PTSD occurs as a result of exposure to extreme traumatic stressors that arouse feelings of intense fear, helplessness, and horror in exposed individuals [22]. There is increasing support in the literature for a strong association between migraine and PTSD in adult migraine patients. High PTSD prevalence rates of 22–50 % have been reported in individuals with migraine in previous studies of adult subjects fulfilling the criteria for PTSD [13, 14, 22].

In an examination of the diagnostic overlap between PTSD and migraines, Peterlin et al. [16] reported that migraine sufferers with PTSD had a significantly greater disability than those without PTSD. However, Ifergane and colleagues [43] also examined the relationship between PTSD and migraine, and they reported that the prevalence of PTSD in migraine patients was not significantly different than in the general population. The prevalence of PTSD with migraine was studied in a large general population sample of over 5,600 adults. The authors found a 12-month prevalence of PTSD to be 14.3 % in episodic migraine patients compared to 2.1 % in those with no headaches. In addition, the life-time prevalence of PTSD was 21.5 % in episodic migraineurs compared to 4.5 % in subjects without headaches. An increased prevalence of PTSD in chronic daily headache patients was also reported in that study [15]. The results of the present study showed that PTSD with migraine was as high in medical students as in the general population.

The exact pathophysiological mechanism of migraine and associated PTSD is not precisely known. An increased sensitivity to stressors has been described in migraine and may be related to PTSD pathophysiology. Alterations in serum serotonin levels have been linked to both PTSD and migraine pathogenesis. The most widely accepted theory is dysfunction of the hypothalamic- pituitary- adrenal axis [15, 4447].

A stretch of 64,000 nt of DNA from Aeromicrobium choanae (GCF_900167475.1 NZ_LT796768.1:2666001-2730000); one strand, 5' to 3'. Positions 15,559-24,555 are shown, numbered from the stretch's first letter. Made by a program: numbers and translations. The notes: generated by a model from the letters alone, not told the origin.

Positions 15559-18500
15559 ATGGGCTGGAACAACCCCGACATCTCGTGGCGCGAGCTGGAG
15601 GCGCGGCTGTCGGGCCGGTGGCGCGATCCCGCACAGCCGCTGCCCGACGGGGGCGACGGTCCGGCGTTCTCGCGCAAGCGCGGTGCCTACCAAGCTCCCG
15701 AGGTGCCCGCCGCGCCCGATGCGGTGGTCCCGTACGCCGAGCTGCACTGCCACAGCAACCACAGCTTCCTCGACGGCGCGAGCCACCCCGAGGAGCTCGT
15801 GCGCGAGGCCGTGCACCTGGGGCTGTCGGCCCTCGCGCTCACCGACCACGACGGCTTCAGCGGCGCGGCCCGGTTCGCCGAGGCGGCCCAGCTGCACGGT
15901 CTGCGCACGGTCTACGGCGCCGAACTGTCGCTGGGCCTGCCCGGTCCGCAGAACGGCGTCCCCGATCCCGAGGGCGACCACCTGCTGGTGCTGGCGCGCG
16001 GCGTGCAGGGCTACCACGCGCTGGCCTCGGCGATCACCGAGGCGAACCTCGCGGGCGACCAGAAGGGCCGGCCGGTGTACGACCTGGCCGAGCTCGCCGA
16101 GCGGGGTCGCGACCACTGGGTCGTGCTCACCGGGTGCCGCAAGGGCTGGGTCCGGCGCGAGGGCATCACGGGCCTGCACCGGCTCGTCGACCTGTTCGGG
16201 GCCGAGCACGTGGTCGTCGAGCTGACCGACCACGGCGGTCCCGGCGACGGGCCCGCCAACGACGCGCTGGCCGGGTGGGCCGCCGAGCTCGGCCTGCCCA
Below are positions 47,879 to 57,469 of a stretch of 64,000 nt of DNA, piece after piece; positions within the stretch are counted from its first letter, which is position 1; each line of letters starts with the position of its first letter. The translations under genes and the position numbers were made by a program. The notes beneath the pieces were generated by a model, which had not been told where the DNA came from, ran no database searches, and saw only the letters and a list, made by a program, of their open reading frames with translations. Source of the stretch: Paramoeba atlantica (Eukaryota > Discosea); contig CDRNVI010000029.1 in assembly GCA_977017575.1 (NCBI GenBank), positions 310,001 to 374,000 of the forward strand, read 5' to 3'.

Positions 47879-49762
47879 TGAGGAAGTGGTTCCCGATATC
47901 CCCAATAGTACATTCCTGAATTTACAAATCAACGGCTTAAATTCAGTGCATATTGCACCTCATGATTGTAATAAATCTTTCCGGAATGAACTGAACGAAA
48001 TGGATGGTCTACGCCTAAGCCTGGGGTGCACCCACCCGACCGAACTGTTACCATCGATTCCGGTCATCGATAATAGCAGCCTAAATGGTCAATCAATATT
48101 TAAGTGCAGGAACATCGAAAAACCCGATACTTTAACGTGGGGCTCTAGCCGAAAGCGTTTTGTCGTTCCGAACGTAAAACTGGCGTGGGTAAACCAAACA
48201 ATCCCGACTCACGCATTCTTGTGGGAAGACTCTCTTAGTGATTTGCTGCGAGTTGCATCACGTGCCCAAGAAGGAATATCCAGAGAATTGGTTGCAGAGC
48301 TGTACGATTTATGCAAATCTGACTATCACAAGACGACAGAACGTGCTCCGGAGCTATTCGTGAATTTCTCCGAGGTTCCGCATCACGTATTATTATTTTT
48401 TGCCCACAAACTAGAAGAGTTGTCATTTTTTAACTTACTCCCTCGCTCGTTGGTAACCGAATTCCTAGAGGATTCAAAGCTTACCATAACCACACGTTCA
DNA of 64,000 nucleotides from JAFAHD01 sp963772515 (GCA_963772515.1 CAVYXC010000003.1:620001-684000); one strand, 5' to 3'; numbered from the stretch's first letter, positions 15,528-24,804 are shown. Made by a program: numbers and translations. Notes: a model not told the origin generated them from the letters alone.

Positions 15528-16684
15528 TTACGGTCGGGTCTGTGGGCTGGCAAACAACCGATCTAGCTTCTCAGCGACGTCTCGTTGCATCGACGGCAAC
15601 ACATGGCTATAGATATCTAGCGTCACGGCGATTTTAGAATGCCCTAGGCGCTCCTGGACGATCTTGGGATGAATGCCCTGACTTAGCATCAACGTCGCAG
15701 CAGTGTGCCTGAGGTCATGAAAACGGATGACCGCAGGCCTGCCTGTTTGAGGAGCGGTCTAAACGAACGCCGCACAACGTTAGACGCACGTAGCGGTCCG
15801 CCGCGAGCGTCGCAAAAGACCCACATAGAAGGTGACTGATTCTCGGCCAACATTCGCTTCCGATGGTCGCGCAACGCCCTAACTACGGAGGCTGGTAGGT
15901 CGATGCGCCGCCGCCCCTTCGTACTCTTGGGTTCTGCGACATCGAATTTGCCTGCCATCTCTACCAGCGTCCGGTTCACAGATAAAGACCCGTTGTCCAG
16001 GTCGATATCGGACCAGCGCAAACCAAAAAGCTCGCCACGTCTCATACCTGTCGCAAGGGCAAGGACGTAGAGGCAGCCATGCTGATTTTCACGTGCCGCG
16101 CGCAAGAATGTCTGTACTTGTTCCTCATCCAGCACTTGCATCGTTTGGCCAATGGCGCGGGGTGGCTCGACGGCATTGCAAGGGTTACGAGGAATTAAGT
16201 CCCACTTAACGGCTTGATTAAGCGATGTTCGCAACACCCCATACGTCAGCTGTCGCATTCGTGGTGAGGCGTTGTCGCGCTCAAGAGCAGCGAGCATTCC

People with alexithymia have difficulty in expressing their feelings. The term was initially used to denote an adaptive style that creates a tendency to develop psychosomatic symptoms [11, 48]. Several studies have analysed the prevalence and impact of alexithymia among chronic pain patients, and these studies have resulted in a better understanding of the relationship between chronic pain and personality traits [24, 25]. A limited number of studies have examined the correlation between alexithymia and migraine.

Wise et al. [49] studied anxiety, depression, and alexithymia in patients with tension-type headache and migraine. The authors found no difference between subjects diagnosed with migraine and those with tension-type headache with regards to alexithymia, levels of anxiety or depression. In contrast, Lumley et al. [50] reported that the alexithymia personality trait has a negative impact on the pain severity of chronic pain patients including migraine headaches. Muftuoglu et al. [11] found that migraine patients were considerably more depressed, anxious, and alexithymic than the healthy controls. Yalug et al. [12] reported a significantly higher score in measures of depression but not alexithymia or anxiety in chronic migraine patients compared to episodic migraine patients. However, significant correlations were noted between depression, anxiety, and alexithymia in the study by Yalug et al. A high correlation has been reported among alexithymia, anxiety, and depression scores, which may indicate that alexithymia is associated with psychological distress. Our findings also indicate that alexithymia is common among medical students with migraine.